10 10 Societal System The “get it quick” syndrome may not be conducive for excellence in ICT. For instance, work started for Microsoft XP in 1995 but it was released in 2002. Today, many ICT professionals rush to market with bad products or focus on sales over development. Slave mentality that anything made overseas must be better than the ones made in Nigeria. No role models in many sectors of ICT. Some of our current role models have the key knowledge that drives the business ONLY in their heads. Many philanthropists would rather give fish than teach people how to fish. What is wrong with building R&D centers or “software villages”? Many IT practitioners are competing on saturated areas and neglecting white spaces e.g. computer games, entertainment solutions, traders solutions etc. We should start thinking of “hardware / software inclusion” to reach the “unreached” of our society. Key Challenges of Local Content Development

11 11 Security System Many made in Nigeria software are not built using secure coding practices or international standards like COBIT 5. According to Deloitte’s Security Survey on eBusiness Platforms in Nigeria, November 2013, results show that of the total platforms sampled, online shops / retail markets had the highest number of security flaws, followed by financial institutions. 28% of the e- Business platforms reviewed transmitted user credentials in clear text. Intellectual property rights are usually not protected due to poor enforcement of the Copyright Act. Nigerians are unable to buy Apps in some stores abroad (e.g. US, UK) using a debit / credit card issued by a Nigerian bank let alone selling our Apps in such stores. Colonialism System Many of our IT professionals are still under colonisation – in their minds. They are working hard to “catch up” with Microsoft, Facebook, Twitter, Samsung, etc. If we always think of catching up, we will never be ahead, and consumers are transacting with those ahead. Create the future! Key Challenges of Local Content Development

12 Shared Vision Committed Leadership Addressing root causes of challenges Sense of Urgency In order to effectively overcome the challenges of local development, four key components must be in place. Overcoming the Challenges 12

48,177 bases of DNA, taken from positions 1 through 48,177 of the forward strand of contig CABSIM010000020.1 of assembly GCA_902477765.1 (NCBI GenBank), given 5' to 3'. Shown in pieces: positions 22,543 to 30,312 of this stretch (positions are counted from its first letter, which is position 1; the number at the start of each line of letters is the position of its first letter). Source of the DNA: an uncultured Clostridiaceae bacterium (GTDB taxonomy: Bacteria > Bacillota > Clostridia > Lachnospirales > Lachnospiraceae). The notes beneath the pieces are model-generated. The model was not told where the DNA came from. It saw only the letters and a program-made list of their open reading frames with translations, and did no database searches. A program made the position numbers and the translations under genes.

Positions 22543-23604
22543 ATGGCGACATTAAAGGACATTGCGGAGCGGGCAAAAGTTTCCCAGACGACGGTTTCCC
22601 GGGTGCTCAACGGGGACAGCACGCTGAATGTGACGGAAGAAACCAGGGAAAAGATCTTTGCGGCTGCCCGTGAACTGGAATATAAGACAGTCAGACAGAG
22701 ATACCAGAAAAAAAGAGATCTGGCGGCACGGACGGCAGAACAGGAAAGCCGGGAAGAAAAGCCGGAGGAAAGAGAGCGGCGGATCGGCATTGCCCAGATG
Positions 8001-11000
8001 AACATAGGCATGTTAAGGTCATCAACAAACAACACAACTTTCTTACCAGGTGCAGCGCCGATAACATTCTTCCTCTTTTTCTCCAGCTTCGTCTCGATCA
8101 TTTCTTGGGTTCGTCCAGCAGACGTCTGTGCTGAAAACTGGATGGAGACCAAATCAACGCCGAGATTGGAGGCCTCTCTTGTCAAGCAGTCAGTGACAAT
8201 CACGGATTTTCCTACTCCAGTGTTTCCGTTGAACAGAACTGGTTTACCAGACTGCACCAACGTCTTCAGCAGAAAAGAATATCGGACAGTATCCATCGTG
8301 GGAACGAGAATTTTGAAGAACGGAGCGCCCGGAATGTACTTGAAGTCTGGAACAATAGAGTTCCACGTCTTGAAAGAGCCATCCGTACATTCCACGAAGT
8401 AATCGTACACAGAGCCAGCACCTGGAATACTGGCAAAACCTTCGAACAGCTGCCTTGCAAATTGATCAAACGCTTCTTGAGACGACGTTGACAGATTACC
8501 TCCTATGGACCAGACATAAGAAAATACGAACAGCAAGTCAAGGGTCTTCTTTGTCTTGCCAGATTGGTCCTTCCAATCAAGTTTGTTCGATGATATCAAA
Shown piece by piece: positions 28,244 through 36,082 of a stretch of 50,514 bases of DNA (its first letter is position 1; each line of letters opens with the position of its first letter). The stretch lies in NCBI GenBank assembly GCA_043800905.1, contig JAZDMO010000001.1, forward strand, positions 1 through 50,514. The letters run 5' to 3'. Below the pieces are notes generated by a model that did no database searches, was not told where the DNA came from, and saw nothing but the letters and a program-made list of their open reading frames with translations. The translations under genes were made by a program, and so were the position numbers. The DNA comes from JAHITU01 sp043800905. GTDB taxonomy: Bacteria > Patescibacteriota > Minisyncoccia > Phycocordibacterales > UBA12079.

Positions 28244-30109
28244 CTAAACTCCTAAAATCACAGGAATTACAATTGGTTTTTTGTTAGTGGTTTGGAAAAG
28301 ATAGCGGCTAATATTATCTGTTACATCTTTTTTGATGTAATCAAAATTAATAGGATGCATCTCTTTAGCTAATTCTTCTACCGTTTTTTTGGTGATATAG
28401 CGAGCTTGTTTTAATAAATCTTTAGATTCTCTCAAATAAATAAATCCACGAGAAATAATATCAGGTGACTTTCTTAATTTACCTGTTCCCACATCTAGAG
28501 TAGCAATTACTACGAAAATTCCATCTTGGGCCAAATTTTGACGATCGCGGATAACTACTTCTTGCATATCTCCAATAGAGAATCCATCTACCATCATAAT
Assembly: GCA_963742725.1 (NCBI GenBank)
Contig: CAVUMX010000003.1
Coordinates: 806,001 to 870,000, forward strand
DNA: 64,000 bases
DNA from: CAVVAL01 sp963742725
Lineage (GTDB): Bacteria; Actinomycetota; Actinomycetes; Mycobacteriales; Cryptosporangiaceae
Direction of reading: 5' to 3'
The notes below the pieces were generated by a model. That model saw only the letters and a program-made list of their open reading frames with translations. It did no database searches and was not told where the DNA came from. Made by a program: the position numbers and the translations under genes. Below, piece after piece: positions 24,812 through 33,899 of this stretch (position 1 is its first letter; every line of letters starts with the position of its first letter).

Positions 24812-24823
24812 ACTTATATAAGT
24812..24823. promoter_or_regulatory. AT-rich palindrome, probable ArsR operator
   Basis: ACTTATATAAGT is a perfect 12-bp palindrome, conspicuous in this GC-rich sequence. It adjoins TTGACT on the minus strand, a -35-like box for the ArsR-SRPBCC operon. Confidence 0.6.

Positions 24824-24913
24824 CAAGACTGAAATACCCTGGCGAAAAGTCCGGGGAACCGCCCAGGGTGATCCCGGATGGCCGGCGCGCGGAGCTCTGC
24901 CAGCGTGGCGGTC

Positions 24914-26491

13 13 “I see a big jump” Evolving ICT Landscape: eGoverment, Mobile, Social Media, Broadband, Data growth, Cloud Computing, Outsourcing, etc. Large Consumer Base: the demand for ICT products is increasing in all sectors. For example, in telecom industry, we moved from about 400,000 to over 90 million subscribers in 10 years. Availability of local talent: Nigerians are still one of the smartest people on earth. We have a large pool of resources to develop affordtable products that address the peculairities of our enviroment and the world at large. Acceleration of the growth of the economy: If half of the 2013 budget represents total annual ICT spend on importation, then imagine what will happen to our economy if 50% of that amount is internally generated from ICT. Local Content Development - Prospects

14 14 “I see a big jump” An ICT Ministry that is working means better frameworks, policies and the enforcement of these policies: This conference is a sign that we are begining to adopt the right “thinking”. The ICT Ministry, though young, should work hard to develop and enforce more enabling policies and frameworks e.g. Local Content Development - Prospects IndiaSoftware Policy of 1986 National electronics policy (NEP) in 2012 Framework for Mobile Governance USThe Digital Government Strategy

15 Concluding thoughts 15 “The local ICT industry is one where we see tremendous potential for local content development despite the challenges. We have the best brains, good people and an economy that is gradually improving. With the advantages we face over foreign software and with an enabling environment, policies and government backing, it is only a matter of time before the ICT industry becomes one of the biggest employer of labor, and one of the largest contributors to the GDP of our great country Nigeria.”

16 Thank You The views and opinions expressed in this presentation are those of the author and do not in any way represent the views of the author’s employer. You should not act upon the information contained in this publication without obtaining specific professional advice. No representation or warranty (express or implied) is given as to the accuracy or completeness of the information contained in this publication. The author does not accept or assume any liability, responsibility or duty of care for any consequences of you or anyone else acting, or refraining to act, in reliance on the information contained in this publication or for any decision based on it.